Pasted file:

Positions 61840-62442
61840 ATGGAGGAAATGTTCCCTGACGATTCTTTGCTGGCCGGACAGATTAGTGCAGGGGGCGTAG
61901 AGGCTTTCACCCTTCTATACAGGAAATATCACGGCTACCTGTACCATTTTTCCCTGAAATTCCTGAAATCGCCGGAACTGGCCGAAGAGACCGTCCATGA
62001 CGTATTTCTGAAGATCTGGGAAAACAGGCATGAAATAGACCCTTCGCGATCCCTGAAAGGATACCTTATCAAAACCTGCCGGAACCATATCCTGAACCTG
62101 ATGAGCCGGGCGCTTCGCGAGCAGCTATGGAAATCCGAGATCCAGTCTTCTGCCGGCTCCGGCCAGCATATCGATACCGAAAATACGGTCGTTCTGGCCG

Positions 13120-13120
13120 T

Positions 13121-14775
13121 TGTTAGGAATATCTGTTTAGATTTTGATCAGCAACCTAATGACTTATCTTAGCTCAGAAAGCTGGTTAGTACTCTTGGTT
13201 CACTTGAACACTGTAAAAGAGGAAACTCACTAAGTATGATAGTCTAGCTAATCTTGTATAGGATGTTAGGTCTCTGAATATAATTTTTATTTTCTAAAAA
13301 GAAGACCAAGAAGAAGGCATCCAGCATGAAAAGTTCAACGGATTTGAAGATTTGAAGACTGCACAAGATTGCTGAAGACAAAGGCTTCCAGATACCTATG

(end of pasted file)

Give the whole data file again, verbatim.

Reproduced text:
Positions 61840-62442
61840 ATGGAGGAAATGTTCCCTGACGATTCTTTGCTGGCCGGACAGATTAGTGCAGGGGGCGTAG
61901 AGGCTTTCACCCTTCTATACAGGAAATATCACGGCTACCTGTACCATTTTTCCCTGAAATTCCTGAAATCGCCGGAACTGGCCGAAGAGACCGTCCATGA
62001 CGTATTTCTGAAGATCTGGGAAAACAGGCATGAAATAGACCCTTCGCGATCCCTGAAAGGATACCTTATCAAAACCTGCCGGAACCATATCCTGAACCTG
62101 ATGAGCCGGGCGCTTCGCGAGCAGCTATGGAAATCCGAGATCCAGTCTTCTGCCGGCTCCGGCCAGCATATCGATACCGAAAATACGGTCGTTCTGGCCG

Positions 13120-13120
13120 T

Positions 13121-14775
13121 TGTTAGGAATATCTGTTTAGATTTTGATCAGCAACCTAATGACTTATCTTAGCTCAGAAAGCTGGTTAGTACTCTTGGTT
13201 CACTTGAACACTGTAAAAGAGGAAACTCACTAAGTATGATAGTCTAGCTAATCTTGTATAGGATGTTAGGTCTCTGAATATAATTTTTATTTTCTAAAAA
13301 GAAGACCAAGAAGAAGGCATCCAGCATGAAAAGTTCAACGGATTTGAAGATTTGAAGACTGCACAAGATTGCTGAAGACAAAGGCTTCCAGATACCTATG